TUSCALOOSA, Ala. (AP) -- Alabama's string of formidable tailback tandems continues unabated.
Now, it's sophomores T.J. Yeldon and Kenyan Drake pounding at, or running away from, opposing defenses. The top-ranked Crimson Tide's Tailback 1 and 1A have been piling up yards and touchdowns at a clip that would make the Trent Richardson/Mark Ingram and Richardson/Eddie Lacy combos proud.
It's business as usual in the Alabama backfield. One goes in, one comes out, and the Tide keeps rolling.
''It's not really competing because coach sees us as two people that can come in at any given time,'' Drake said. ''Whether he's in or I'm in, we're both excited for each other. He scores a touchdown, I score a touchdown. He gets a big run, I get a big run. Or any of our backs. We're just happy for each other because we're helping the team win regardless.''
They've been powering the way lately for an offense whose biggest star is quarterback AJ McCarron and deepest position is wide receiver.
Yeldon has run for 333 yards and four touchdowns in the last three SEC games going into Saturday's visit from Tennessee. Drake's production has been similar with 309 yards and five touchdowns, and both have been effective catching passes too.
''They're similar in terms of stature, and they play with a high level of physicality,'' Tennesssee coach Butch Jones said Monday. ''Both have great speed. I think the one thing you can say about their program - it's what we're building here at Tennessee - it's based on competition. It's a competitive environment every day you walk in there. That's what we're building here, kind of the next-guy-in mindset.''
The next guy in has been Drake, who has shed a slow start and squashed any speculation about whether a member of the latest group of hotshot running back recruits could overtake him on the depth chart.
Drake had 53 yards through three games and was held out of the opener against Virginia Tech for unspecified reasons. Now, he has seven touchdown runs and is averaging 8.2 yards a carry, the highest among the SEC's Top 15 rushers.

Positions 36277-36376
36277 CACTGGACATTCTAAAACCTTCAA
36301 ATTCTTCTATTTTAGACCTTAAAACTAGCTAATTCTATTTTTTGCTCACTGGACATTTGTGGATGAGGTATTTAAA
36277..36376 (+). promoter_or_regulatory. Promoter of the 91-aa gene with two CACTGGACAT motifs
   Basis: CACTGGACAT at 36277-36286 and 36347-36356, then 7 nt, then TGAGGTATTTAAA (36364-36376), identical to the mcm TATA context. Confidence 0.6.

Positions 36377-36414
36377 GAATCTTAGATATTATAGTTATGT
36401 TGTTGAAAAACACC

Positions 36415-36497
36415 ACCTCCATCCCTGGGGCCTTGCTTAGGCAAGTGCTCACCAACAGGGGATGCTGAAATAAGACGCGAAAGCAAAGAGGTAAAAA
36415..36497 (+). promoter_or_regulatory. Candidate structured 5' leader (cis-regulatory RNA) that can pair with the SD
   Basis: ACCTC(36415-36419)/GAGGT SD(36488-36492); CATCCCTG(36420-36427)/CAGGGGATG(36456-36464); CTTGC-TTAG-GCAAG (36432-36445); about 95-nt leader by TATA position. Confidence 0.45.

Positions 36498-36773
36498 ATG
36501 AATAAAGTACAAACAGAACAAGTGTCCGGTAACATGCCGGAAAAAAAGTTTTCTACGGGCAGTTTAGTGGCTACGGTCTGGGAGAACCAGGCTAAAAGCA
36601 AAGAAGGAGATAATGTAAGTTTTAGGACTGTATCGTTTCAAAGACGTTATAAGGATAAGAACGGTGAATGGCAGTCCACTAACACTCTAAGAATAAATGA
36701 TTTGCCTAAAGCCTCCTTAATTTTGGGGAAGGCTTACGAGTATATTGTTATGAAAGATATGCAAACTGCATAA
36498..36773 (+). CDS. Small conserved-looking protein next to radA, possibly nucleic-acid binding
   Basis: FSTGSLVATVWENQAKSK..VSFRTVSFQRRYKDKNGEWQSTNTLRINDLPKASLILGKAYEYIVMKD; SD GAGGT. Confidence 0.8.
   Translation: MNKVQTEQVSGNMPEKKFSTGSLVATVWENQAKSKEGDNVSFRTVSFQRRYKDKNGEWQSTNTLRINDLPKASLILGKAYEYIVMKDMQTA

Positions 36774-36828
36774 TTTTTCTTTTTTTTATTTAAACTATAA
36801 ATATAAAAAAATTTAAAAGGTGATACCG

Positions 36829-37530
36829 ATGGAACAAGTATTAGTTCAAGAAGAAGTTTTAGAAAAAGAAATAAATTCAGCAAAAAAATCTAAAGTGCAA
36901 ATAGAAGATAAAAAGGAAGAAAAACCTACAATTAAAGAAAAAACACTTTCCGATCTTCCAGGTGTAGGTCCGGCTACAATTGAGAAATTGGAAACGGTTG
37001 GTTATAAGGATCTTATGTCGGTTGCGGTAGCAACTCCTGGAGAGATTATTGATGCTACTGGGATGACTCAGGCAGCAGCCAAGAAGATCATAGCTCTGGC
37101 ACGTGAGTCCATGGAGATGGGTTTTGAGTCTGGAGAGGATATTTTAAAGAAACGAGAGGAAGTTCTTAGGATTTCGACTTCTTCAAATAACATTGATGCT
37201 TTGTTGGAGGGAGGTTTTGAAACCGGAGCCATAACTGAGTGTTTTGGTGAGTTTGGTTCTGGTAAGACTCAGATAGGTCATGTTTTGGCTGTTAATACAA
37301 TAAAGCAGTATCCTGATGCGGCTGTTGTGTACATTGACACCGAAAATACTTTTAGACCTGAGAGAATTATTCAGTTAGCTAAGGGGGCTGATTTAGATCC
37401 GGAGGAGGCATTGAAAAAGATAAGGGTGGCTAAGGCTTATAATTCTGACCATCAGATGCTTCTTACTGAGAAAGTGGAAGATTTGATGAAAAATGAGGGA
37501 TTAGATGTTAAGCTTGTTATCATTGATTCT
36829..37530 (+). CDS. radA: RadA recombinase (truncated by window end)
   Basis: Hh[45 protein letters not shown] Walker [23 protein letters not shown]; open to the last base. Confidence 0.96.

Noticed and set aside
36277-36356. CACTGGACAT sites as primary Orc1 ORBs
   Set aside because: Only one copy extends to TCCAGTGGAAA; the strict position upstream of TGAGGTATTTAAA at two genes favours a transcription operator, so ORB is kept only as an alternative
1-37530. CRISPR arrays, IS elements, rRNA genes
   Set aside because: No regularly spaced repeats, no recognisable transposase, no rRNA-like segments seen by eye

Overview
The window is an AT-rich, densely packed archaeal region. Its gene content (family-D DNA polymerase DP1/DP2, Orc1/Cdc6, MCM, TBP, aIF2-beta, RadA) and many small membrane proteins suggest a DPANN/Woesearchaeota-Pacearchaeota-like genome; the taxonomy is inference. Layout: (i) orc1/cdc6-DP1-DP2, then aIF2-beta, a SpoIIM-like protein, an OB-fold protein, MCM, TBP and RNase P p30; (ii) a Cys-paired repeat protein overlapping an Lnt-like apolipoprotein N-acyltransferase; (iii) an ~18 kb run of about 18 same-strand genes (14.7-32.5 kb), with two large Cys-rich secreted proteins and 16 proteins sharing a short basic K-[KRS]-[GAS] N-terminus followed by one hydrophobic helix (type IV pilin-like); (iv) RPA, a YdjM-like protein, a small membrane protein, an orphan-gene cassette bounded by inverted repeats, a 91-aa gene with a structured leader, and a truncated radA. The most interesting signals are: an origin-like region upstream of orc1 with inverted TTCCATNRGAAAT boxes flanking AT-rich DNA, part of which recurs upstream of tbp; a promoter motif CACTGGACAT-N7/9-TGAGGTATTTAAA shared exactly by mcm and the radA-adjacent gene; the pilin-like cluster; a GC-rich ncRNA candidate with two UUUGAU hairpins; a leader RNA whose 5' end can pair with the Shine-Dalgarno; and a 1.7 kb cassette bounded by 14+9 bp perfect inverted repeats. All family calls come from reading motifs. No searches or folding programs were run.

Since those three games, Alabama's running game has climbed from last in the Southeastern Conference in rushing to fifth.
The Tide is pounding away at a clip of 271.5 yards per game and 7.2 yards a carry since those early struggles and ran for 352 yards against Arkansas.
''I think those two guys have played well,'' Tide coach Nick Saban said. ''Both tailbacks complement each other in terms of their style. One guy's a little bit faster (Drake). The other guy's more of an inside, make you miss, hard to tackle.''
''I think the change of pace that the two guys complement each other with is really something that's good for our team. I think it's good for both of them as well.''
This is starting to look like Saban's typical Alabama backfield. The Tide's tailback duos during the three national championship seasons under Saban have averaged 2,423 yards and 27 touchdowns. The only ''down'' year in the past four seasons was 2010 when Ingram and Richardson combined for 1,575 yards and 19 touchdowns and the team went 10-3.
Those two were both first-round picks - Ingram won the 2009 Heisman Trophy and Richardson was a finalist in 2011 - while Lacy was a second-round pick of the Green Bay Packers this year.
Lacy and Yeldon both topped 1,000 yards last season.
Yeldon and Drake have some ground to make up to match those numbers. Yeldon is sixth in the league with 686 yards while Drake's 402 ranks 13th. Both have run for seven touchdowns.
But their recent tear has still been impressive. Plus, Yeldon also has 11 catches for 104 yards and Drake eight for 101 yards.
''They are both great running backs and I have confidence in anybody we have really as a running back when they step in, they'll do the job needed,'' McCarron said. ''Both of those guys have been playing great for us. The things that I'm happiest about is they do a really good job in protection and get out when they are supposed to and give me a check-down option, because a lot of teams know we have a lot of vertical threats, so they drop a lot of people back in the zone now.
''The check-down has been big for us. They've done an excellent job.''
AP Sports Writer Steve Megaree in Knoxville, Tenn., contributed to this report.
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